Cats And Environmental Tobacco Smoke (ETS) Exposure - Why Pet Owners Should Be Careful
Carcinogens or cancer-causing agents are present in high amounts in tobacco smoke. Cats are especially vulnerable to these carcinogens because of their grooming behavior. Smoke residues that they get from the environment may be ingested when they groom themselves, thereby exposing their mouth and associated tissues to significant amounts of smoke carcinogens every day. Even exposure to minimal quantities of ETS (a term used to refer to second- and third-hand smoke) can have a significant effect on the cat’s health and well-being.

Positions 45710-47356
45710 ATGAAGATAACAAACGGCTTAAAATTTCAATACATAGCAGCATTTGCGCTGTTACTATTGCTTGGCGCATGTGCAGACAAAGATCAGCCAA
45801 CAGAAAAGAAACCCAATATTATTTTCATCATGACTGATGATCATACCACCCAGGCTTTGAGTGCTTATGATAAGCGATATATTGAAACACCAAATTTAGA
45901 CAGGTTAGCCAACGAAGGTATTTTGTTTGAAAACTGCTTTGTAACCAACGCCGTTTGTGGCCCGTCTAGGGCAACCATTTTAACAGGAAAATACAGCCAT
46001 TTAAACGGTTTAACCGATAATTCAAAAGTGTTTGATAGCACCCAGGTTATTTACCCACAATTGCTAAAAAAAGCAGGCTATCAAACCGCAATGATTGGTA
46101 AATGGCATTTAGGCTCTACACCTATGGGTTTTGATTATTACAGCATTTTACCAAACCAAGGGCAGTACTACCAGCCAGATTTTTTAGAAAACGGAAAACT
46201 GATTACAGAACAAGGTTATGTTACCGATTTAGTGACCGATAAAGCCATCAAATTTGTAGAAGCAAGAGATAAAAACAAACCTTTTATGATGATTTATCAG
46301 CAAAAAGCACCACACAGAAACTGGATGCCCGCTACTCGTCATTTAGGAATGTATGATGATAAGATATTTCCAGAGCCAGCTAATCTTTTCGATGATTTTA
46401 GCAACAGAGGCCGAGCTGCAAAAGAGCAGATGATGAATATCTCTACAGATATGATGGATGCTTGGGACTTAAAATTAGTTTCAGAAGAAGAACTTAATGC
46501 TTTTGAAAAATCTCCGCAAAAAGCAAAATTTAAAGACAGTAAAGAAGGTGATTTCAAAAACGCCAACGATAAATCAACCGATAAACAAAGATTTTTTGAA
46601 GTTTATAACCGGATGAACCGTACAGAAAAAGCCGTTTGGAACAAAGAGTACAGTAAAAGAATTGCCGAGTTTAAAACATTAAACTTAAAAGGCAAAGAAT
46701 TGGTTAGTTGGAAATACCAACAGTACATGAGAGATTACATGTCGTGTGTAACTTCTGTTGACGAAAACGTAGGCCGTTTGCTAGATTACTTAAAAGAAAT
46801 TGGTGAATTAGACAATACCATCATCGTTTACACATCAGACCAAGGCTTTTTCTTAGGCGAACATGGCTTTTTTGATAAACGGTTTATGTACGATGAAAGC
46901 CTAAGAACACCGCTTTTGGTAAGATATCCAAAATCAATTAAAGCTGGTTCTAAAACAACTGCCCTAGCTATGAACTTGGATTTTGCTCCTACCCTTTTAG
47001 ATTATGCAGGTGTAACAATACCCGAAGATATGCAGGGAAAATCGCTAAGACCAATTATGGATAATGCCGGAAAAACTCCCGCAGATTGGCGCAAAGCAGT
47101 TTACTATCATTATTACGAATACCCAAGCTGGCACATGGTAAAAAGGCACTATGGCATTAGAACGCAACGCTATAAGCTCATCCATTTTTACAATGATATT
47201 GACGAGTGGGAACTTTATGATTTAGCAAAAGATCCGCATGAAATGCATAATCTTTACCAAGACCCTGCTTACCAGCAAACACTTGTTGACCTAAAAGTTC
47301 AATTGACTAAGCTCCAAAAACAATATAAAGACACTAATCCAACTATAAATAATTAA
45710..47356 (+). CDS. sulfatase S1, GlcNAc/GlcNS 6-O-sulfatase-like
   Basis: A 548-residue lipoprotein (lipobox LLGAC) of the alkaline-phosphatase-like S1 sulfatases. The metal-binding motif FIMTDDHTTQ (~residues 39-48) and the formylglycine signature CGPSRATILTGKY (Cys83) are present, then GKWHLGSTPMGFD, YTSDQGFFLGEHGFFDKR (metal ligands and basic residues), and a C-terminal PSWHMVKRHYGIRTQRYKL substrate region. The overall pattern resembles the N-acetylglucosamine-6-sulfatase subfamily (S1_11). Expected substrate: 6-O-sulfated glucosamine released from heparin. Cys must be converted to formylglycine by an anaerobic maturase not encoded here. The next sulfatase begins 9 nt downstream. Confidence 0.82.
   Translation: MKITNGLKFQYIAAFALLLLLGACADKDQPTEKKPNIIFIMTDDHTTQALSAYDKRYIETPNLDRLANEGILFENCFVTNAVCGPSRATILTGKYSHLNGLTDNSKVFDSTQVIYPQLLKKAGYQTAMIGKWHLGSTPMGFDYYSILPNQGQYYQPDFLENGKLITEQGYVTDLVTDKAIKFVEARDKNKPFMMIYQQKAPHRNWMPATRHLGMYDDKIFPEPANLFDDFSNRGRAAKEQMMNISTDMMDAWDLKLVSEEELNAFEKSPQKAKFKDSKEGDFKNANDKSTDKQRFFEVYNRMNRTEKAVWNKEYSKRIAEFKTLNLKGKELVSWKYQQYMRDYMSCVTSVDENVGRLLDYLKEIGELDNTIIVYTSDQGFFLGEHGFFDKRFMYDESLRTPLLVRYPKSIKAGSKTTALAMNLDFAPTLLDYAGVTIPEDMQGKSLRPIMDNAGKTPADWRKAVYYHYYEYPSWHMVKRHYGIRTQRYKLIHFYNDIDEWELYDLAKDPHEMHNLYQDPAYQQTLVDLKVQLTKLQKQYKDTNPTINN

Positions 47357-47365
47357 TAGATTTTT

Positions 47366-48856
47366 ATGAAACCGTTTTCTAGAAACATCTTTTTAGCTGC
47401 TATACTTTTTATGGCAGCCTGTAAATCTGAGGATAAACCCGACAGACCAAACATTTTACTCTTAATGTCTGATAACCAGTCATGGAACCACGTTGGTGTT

Many studies have been able to establish a significant relationship between the exposure to ETS and incidence of cancer in cats. In fact, cats that are living with smokers are twice as likely to develop malignant lymphoma, which is the most common type of cancer diagnosed in cats, compared to cats living in households with non-smokers. Cats in ‘smoking’ households also tend to have substantial amounts of nicotine and other toxic smoke chemicals in their urine.
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